1. What Is a Single-Member LLC?
2. Advantages of a Single-Member LLC
3. Disadvantages of a Single-Member LLC
4. Things to Do When Operating a Single-Member LLC

Single-member LLC, or limited liability company, taxation has many advantages and disadvantages. Find out everything you need to know about single-member LLC taxation to decide if it is the right choice for your business.

What Is a Single-Member LLC?

A single-member limited liability company (LLC) is an LLC that has only one owner. Unlike a sole proprietorship, it offers some limited liability protection. It also lends credibility to your business. You can pay the LLC's federal income taxes on your personal income tax as a pass-through entity.

If your business has only one owner, you are not eligible to form a traditional LLC, but you can set up a single-member LLC instead. This is a great option for many entrepreneurs.

Advantages of a Single-Member LLC

There are several benefits to setting up a single-member LLC. Unlike S corporations that must comply with certain corporate formalities, LLCs have minimal regulatory requirements.

S corporations need to elect directors and officers, held periodic re-elections, and host an annual meeting of shareholders and board members. LLCs do not need to do any of these things. All they need to do is pay a small fee and file articles of incorporation with the local secretary of state.

An LLC can elect a corporation status for tax purposes. Single-member LLCs that do not make this election are a disregarded entity. As such, the LLC does not need to file a tax return. To save on tax preparation fees, you can report your LLC income on Schedule C.

Unlike traditional LLCs, single-member LLCs do not pay minimum tax fees. This can save you hundreds of dollars, especially if you live in a state with high minimum tax fees for LLCs, such as California.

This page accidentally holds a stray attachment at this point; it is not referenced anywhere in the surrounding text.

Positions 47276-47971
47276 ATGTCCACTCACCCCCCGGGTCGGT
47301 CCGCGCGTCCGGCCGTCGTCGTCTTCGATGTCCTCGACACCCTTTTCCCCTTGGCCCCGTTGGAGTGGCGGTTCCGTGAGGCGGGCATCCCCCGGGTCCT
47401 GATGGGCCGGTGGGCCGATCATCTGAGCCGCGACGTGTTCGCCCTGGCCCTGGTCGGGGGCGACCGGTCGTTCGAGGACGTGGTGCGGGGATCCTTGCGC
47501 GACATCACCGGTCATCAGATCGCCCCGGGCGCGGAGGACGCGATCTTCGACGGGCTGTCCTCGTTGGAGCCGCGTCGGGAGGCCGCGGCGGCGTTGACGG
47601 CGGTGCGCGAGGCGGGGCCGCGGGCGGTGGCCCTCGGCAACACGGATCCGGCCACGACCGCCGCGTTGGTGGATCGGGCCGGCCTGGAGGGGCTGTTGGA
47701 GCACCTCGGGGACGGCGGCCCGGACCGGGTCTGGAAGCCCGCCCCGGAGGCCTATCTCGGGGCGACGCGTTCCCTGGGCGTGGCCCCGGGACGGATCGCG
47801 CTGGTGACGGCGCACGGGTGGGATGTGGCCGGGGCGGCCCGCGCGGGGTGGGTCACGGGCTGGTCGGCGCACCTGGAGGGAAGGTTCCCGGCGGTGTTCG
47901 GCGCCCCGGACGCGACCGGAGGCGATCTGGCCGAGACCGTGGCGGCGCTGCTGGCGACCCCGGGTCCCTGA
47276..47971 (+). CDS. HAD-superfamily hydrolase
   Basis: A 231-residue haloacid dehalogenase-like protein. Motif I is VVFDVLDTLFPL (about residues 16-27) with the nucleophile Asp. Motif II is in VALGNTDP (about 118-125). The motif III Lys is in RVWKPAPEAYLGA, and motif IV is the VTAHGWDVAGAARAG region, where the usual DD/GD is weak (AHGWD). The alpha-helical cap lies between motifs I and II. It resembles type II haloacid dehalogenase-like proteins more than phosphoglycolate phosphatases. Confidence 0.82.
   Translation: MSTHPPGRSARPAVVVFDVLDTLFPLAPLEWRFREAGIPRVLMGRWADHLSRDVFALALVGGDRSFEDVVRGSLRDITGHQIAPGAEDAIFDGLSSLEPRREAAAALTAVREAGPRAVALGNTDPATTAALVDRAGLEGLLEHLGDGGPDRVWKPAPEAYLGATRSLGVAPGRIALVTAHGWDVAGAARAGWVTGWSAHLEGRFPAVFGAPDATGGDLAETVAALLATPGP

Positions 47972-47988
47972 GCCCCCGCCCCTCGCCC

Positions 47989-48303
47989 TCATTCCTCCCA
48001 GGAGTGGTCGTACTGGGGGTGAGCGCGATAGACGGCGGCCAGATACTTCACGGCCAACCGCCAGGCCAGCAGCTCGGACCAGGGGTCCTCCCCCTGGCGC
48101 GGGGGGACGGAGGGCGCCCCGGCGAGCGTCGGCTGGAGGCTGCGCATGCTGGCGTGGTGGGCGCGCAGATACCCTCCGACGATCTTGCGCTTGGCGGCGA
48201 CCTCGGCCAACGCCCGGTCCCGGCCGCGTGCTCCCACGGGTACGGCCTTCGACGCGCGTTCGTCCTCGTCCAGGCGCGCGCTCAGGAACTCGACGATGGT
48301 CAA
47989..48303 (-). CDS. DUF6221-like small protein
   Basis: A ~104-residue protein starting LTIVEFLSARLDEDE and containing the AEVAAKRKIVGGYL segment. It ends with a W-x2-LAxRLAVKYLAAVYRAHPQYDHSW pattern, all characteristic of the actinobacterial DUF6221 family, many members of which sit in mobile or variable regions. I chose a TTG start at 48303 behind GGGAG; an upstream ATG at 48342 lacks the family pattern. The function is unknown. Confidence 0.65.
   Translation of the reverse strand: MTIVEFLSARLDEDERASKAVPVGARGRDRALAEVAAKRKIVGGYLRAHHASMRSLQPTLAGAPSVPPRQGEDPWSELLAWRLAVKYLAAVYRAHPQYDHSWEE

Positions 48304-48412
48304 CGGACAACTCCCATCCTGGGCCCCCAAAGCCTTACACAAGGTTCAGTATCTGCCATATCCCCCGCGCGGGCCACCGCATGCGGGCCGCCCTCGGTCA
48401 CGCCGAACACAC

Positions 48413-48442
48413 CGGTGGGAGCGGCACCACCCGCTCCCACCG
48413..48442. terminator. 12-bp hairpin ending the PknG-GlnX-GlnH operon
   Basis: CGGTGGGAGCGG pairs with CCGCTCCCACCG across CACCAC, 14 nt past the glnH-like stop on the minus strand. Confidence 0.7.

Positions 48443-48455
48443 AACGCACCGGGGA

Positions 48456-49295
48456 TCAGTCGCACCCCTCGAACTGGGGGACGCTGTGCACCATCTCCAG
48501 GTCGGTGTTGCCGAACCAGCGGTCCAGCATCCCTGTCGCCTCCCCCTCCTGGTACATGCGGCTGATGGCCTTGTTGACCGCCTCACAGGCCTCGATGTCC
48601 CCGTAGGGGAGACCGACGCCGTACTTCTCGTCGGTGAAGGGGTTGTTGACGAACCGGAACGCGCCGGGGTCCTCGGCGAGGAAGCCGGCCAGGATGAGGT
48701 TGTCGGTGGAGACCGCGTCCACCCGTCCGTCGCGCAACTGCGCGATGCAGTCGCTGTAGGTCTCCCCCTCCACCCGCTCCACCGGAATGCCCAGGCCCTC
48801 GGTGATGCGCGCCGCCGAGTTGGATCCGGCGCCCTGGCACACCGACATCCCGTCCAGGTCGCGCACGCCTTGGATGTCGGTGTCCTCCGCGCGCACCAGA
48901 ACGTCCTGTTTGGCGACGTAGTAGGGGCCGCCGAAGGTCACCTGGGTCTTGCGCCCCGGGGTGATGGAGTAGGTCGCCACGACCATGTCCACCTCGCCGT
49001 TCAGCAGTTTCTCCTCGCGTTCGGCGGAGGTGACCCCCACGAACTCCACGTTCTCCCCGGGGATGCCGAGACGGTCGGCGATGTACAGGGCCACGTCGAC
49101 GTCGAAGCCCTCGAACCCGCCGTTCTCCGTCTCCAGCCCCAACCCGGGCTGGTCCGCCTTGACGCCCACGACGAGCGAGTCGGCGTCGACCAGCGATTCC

One of the biggest advantages of an LLC is the limited liability protection it offers business owners. Their personal assets cannot be seized to cover the company's liabilities or debts. LLCs offer another level of liability protection called "charging order protection." It prevents the company's assets from being used to settle your personal liabilities or debts.

Personal creditors can only obtain a charging order for the percentage of the LLC's profits that you control. In theory, since there is only one owner of a single-member LLC, the LLC is not on the line for any of your personal debts.

Disadvantages of a Single-Member LLC

There are some disadvantages to forming a single-member LLC that you should know. One of the biggest disadvantages relates to limited liability. Courts can choose to disregard limited liability in certain cases. Many single-member LLCs do not do a good job of keeping their personal and business matters separate. Only three states offer limited liability protection to single-member LLCs.

A good way to make sure your protection remains in place is to create a formal operating agreement to govern the LLC's functions. Another way to make sure you maintain your liability protection is to bring at least one other owner into your company. For example, you can give a close family member, such as your child, ownership of a small percentage of the company. Multi-member LLCs have more protection than single-member LLCs.

Your business partner does not need to help manage the LLC. You can choose to make the LLC manager-managed versus member-managed so you remain in control of the business as its only manager and decision-maker. Keep in mind that your spouse does not qualify as a partner. The Internal Revenue Service (IRS) counts you and your spouse as one owner.

Things to Do When Operating a Single-Member LLC

As the owner of a single-member LLC, you need to do the following things:

  • Elect corporate tax treatment upon filing your LLC by completing IRS Form 8832, Entity Classification Election.
  • When filing a tax return as a disregarded entity, put the LLC's tax identification number on your Schedule C.
  • Keep excellent records of all business activity, including all meeting minutes and resolutions, company decisions, and membership role updates.
  • Sign all business documents as a representative of your LLC.

There are many advantages and disadvantages to single-member LLC taxation. Knowing what they are can help you make the best choice for your business.

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